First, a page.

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 Treasury Targets FARC Money Exchange House


5/7/2008

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Washington - The U.S. Department of the Treasury's Office of Foreign Assets Control (OFAC) today designated a Colombian money exchange house for acting on behalf of and materially assisting the narcotics trafficking activities of the Revolutionary Armed Forces of Colombia, a narco-terrorist group also known as the FARC. This is OFAC's fourth action against the FARC in the past six months.

The U.S. Department of the Treasury's Office of Foreign Assets Control (OFAC) today designated a Colombian money exchange house for acting on behalf of and materially assisting the narcotics trafficking activities of the Revolutionary Armed Forces of Colombia, a narco-terrorist group also known as the FARC. This is OFAC's fourth action against the FARC in the past six months.

"Today's action targets the FARC's drug trafficking and terror activities by undermining its financial network," said OFAC Director Adam J. Szubin. "This deals another blow to the FARC's ability to fund its operations by laundering criminal proceeds through the international financial system."

Today's designation targets Mercurio Internacional S.A., a Colombian money exchange house headquartered in Bogota, Colombia, with several branches throughout Colombia. The FARC used this Colombian money exchange house--or " casa de cambio" as they are commonly known in Colombia--to launder narcotics proceeds from its Eastern Bloc and, more specifically, the 27th Front. The FARC sells its illicit foreign currency to domestic money exchange businesses or profesionales del cambio. These profesionales del cambio then sell the foreign currency to casas de cambio that, like a bank, can export the foreign currency from Colombia.

Mercurio Internacional accepted foreign currency from the FARC via a number of profesionales del cambio. The FARC derived this foreign currency from drug sales. Mercurio Internacional would then convert the foreign currency back into pesos for the FARC to use in Colombia to fund its activities. For example, Cambios El Trebol, a professional del cambio that was designated by OFAC on April 22, 2008, is one customer of Mercurio Internacional that would sell the FARC's illicit foreign currency to Mercurio Internacional in return for Colombian pesos.

accepted foreign currency from the FARC via a number of The FARC derived this foreign currency from drug sales. would then convert the foreign currency back into pesos for the FARC to use in Colombia to fund its activities. For example, , a that was designated by OFAC on April 22, 2008, is one customer of that would sell the FARC's illicit foreign currency to in return for Colombian pesos.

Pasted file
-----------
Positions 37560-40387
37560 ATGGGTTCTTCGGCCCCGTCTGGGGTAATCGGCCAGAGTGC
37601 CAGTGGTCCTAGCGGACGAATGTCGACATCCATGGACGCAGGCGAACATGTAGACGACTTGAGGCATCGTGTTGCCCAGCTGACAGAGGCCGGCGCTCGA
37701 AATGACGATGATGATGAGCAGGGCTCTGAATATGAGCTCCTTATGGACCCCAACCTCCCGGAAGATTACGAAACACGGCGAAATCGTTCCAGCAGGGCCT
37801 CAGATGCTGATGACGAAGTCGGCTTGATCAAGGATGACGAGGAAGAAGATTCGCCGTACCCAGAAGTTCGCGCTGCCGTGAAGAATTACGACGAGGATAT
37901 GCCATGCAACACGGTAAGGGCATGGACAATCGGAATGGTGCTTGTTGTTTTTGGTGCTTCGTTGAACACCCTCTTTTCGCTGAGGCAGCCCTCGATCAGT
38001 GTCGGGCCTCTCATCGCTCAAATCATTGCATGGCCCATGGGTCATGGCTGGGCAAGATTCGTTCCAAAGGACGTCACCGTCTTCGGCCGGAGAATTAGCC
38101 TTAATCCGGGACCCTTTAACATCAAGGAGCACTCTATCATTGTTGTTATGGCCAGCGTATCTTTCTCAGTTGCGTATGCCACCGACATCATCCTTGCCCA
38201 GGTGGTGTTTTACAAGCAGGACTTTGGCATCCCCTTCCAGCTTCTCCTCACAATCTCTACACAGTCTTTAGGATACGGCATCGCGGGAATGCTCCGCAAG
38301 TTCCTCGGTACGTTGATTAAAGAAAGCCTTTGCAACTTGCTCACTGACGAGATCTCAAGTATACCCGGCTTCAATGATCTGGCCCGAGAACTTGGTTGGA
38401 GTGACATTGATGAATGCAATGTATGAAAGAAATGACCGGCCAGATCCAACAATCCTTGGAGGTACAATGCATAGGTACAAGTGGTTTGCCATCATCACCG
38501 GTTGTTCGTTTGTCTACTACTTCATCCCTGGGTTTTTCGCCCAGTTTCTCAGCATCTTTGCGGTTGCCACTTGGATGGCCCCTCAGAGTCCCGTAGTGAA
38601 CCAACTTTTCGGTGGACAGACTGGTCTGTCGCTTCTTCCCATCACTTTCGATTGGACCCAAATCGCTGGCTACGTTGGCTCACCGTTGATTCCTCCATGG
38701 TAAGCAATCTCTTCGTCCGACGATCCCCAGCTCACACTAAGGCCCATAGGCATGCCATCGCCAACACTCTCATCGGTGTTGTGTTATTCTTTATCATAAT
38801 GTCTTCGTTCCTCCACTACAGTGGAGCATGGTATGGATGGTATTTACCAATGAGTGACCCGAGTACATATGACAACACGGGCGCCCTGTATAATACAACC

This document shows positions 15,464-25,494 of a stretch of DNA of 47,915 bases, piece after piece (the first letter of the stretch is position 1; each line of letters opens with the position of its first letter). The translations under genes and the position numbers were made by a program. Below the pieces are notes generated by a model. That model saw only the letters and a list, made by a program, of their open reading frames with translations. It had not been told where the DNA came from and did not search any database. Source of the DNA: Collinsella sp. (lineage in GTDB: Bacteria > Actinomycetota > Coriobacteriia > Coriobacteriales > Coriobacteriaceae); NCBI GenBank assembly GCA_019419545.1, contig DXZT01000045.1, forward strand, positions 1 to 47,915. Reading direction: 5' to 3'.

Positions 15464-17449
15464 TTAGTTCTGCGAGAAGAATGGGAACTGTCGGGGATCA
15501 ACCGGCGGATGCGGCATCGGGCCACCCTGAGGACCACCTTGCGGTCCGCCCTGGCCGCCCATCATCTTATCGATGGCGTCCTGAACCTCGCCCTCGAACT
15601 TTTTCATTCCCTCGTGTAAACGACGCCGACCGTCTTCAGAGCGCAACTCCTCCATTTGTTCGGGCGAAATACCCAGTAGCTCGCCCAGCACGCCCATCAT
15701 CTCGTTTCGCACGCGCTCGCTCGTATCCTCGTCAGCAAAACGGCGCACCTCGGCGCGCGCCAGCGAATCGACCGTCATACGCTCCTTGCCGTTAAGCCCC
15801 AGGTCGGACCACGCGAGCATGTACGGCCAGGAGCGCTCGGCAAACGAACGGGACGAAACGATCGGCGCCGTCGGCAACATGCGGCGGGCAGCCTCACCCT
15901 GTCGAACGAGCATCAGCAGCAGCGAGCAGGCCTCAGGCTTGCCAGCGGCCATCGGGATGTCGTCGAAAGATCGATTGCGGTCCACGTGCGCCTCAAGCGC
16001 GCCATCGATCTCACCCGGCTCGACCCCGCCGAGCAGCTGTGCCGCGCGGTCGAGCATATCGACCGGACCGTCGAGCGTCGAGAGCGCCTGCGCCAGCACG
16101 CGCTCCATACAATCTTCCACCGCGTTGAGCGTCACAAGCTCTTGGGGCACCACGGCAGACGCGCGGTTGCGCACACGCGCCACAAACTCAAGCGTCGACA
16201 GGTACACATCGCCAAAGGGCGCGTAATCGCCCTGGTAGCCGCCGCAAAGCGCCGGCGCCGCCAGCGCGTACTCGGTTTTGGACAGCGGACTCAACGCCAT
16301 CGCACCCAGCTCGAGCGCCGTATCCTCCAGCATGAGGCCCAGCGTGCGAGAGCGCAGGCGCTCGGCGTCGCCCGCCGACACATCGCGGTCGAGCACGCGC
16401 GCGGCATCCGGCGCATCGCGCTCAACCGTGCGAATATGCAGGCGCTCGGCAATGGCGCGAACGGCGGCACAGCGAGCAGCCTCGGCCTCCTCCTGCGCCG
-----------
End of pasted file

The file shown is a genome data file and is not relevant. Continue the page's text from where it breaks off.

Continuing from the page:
The Eastern Bloc is the strongest military faction of the FARC and uses murder, extortion, kidnapping, and drug trafficking to further the financial and political goals of the FARC. Luis Eduardo Lopez Mendez (alias "Efren Arboleda") leads the 27th Front and ultimately reports to FARC Secretariat Member Victor Julio Suarez Rojas (alias "Mono Jojoy"). Suarez Rojas is the FARC's Chief of Military Operations and formerly served as the commander of the Eastern Bloc. Victor Julio Suarez Rojas and Luis Eduardo Lopez Mendez were designated by OFAC in February 2004 and November 2007, respectively.

On May 29, 2003, President George W. Bush identified the FARC as a significant foreign narcotics trafficker pursuant to the Foreign Narcotics Kingpin Designation Act. Previously, in 2001, OFAC designated the FARC as a Specially Designated Global Terrorist pursuant to Executive Order 13224, and in 1997 the FARC was designated as a Foreign Terrorist Organization by the Secretary of State.

Today's action continues ongoing efforts under the Foreign Narcotics Kingpin Designation Act to apply financial measures against significant foreign narcotics traffickers worldwide. In addition to the 68 drug kingpins that have been designated by the President, 393 businesses and individuals have been designated pursuant to the Kingpin Act since June 2000. Today's designation would not have been possible without support from the Drug Enforcement Administration.

Today's action freezes any assets Mercurio Internacional may have under U.S. jurisdiction and prohibits U.S. persons from conducting financial or commercial transactions with this entity. Penalties for violations of the Kingpin Act range from civil penalties of up to $1,075,000 per violation to more severe criminal penalties. Criminal penalties for corporate officers may include up to 30 years in prison and fines of up to $5,000,000. Criminal fines for corporations may reach $10,000,000. Other individuals face up to 10 years in prison for criminal violations of the Kingpin Act and fines pursuant to Title 18 of the United States Code.

REPORTS

For a complete list of the individuals and entities designated today, please visit:
http://www.treasury.gov/offices/enforcement/ofac/actions/index.shtml

To view previous OFAC actions directed against the FARC, please visit:

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